Subject: Mutiny of Liturature (was Re: Military science)
From: William Clifford and Erik Max Francis
Newsgroups: rec.arts.sf.science, rec.arts.sf.written, rec.arts.startrek
The Star Trek holodeck is probably the most perfect example of what comes of and what leads to bad writing in science fiction. Particularly early on, most TOS episodes had the holodeck tying into them somehow, either because someone asked for something on the holodeck and it became real, or because someone on the holodeck couldn’t leave when they wanted to, or because it was causing problems in other ways. In fact, there were essentially whole episodes early on where the characters were exploring the holodeck — just awful. But the Moriarty episode where he “got out of the Holodeck” was good fun.
I *liked* that episode. A lot. Of course I didn’t like it for what it was, but what it could have been…
I thought Moriarty should have taken over killed the crew members (“who are these fleshy creatures?”) and brought to life the some of the host of fictional characters in the ships library. Of course he couldn’t bring *all* of them to life, but who he might pick to bring to life to help him would be interesting indeed. Gandalf might be his 2nd advising him at every step. Faust as the science officer. Imagine Shehrazad in security helping to suppress the other characters to keep them from manifesting. Her assistents would be none other than Hector of Troy. With Tom Swift in engineering nothing will ever go wrong. As psychology officer who better than the Wife of Bath? Not as good looking as Troi but definitely more perceptive.
Some advantages of holodeck constructs are that while characters can be “killed” but they can always be brought back just by re-manifesting them from the library. The disadvantage of this is that the new manifestation has no memory of his or her previous incarnation and may take a while to be brought up to speed. Doctors aren’t particularly necessary on the new ship’s crew either but there’s a host of good ones to be found in the libraries. They may do a rotation of random Robin Cook characters every week.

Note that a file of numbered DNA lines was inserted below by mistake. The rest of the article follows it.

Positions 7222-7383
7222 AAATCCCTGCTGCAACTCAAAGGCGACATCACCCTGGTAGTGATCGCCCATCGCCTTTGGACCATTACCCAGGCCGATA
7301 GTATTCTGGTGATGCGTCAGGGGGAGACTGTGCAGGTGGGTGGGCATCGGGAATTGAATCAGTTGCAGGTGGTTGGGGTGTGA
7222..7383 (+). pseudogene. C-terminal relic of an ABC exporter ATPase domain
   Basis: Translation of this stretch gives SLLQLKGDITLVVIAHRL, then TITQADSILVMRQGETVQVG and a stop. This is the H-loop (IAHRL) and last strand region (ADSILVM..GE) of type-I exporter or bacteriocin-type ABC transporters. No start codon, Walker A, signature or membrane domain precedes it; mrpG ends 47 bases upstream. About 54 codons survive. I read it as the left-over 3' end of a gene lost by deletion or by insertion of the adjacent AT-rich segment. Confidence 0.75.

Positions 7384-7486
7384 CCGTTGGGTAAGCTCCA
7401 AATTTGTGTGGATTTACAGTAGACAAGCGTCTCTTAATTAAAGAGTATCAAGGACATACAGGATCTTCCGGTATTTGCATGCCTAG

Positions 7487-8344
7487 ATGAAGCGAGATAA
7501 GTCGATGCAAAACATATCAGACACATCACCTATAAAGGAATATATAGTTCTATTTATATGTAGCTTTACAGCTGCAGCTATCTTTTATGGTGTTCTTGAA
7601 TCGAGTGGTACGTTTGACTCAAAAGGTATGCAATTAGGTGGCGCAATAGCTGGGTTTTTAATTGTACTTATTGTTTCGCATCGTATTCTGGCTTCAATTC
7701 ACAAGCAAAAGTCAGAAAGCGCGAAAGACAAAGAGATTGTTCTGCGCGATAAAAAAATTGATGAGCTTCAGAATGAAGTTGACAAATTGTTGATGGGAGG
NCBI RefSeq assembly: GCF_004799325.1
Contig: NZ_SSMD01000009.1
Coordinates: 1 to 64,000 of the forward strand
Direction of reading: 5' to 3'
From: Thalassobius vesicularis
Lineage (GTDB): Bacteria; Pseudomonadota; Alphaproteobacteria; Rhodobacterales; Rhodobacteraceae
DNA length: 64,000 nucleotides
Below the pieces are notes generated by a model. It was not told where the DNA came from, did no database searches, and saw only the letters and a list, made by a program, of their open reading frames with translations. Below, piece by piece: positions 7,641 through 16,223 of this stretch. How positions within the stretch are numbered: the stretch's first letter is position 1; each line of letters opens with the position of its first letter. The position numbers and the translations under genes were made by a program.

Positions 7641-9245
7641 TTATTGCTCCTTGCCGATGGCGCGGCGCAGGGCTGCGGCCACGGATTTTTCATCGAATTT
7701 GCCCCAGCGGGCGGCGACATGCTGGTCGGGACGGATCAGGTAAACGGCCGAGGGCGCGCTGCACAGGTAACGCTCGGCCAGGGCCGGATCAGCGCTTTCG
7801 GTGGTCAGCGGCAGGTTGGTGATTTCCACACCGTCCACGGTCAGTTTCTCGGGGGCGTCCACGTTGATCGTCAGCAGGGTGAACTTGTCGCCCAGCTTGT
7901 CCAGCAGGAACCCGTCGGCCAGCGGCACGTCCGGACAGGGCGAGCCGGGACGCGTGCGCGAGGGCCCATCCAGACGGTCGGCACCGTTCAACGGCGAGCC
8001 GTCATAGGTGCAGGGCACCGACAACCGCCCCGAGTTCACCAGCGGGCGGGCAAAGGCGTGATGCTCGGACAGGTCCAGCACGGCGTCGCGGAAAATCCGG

There are characters in the library who will be particularly troublesome. Huck and Jim will become hackers trying to get out of the library but unable to manifest themselves. Imagine not one but two MacHeaths (Gay’s and Brecht’s) stalking the ship. Not to mention a host of Devils, Satans, Djinnis, and Mephistopheles to advise, decieve, and torment the characters.
Some possible episodes:
“Trouble with Ancient Chinese Folklore” In the madhouse that is now the holodeck (Jurgen in Wonderland is about to beheaded but not if Othello gets him first!) Richard III teams up with Iago. Both Gandalf and The Wife of Bath warns Moriarty not to let them manifest but Faust is intrigued by what they have to offer and thinks he should at least give them a shot. You see, there’s this Romulan ship that has been following the Enterpirse for a while issuing vague warnings of immenent destruction. Richard says he knows how to get rid of them but will only reveal the information if he and Iago are permitted to manifest. Permission is granted. As the ship drifts out of the neutral zone and into Romulan space the Romulans issue warnings. With communication channels so opened Richard and Iago upload all 108 of Outlaws of the Marsh onto the Romulan ship. Chaos ensues.
“Data under the Floorboards” Data who has miraculously escaped the slaughter of the Enterprise crew has been working furiously to jerry-rig a subspace communicator to get the message of the disaster back to Starfleet. To this end he has been aided by Holmes and Watson (who prove to be nice but singularly useless in the 24th century) and have dogged at every step by Djin and Trojans from the new security. Data is in the depths of frustration and dispair. Nothing of consequence happens in this episode except that he meets Joseph K. who too busy thinking about his own problems to relate.
Enjoy. Happy Holidays everyone. and before I go I will leave you with one of my favorite jokes.